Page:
Reposted from Talking Points Memo:
U.S. policy — especially education — is dominated by trust in procedures rather than trust in basic human judgment. That is, instead of letting principals hire and fire their own staff, we build enormously complex and contested teacher evaluation systems. Then we build an appeals process on top of those to deal with efforts to dismiss teachers. And beyond that, it leaks into the checks and balances of the courts.
Is it any wonder that teachers feel more like industrial widgets than valued, empowered professionals? For a while, they respond to new reform proposals wearily. But after a while, after innumerable intrusions into their professional sphere, they lash out.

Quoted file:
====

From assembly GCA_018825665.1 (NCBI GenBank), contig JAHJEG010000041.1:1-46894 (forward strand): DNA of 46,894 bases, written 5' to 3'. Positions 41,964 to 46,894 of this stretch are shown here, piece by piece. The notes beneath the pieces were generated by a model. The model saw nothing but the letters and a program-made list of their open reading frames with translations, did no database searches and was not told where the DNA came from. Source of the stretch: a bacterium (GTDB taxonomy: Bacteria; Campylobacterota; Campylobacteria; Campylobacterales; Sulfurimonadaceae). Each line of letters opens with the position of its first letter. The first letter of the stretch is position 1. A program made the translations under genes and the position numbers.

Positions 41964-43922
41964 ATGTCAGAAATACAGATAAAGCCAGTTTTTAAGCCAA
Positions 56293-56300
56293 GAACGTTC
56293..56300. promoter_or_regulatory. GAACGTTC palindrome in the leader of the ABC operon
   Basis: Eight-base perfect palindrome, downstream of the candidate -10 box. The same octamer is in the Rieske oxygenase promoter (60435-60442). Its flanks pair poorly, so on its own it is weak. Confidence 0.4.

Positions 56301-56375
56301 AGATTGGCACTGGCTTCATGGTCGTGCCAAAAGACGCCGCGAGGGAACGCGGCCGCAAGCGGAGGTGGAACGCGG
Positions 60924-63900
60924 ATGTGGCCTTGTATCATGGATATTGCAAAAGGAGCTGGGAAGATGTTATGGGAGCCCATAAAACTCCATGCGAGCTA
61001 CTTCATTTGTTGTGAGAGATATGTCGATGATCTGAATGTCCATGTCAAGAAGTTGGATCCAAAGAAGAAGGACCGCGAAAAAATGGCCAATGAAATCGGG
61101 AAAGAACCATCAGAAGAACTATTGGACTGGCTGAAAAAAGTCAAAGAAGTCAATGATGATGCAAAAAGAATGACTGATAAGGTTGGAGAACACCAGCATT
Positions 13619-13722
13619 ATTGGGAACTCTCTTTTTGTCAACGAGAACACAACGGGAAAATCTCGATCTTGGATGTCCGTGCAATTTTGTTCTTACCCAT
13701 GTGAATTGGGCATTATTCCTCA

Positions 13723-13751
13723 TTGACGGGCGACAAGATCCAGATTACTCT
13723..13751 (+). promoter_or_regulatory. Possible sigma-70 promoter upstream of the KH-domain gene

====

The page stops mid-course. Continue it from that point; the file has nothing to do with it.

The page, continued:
This is no way to run effective organizations, let alone a national education system. Boser’s book is full of examples that offer guidance for how we might start rebuilding social capital in education politics. Consider, Boser’s account of former UK prime minister Tony Blair’s turn of the century domestic reforms: Blair set clear, measurable, specific targets for various government agencies, and then largely let them work out how to reach those. Outside of the charter school movement, that flexibility is unheard of in American education.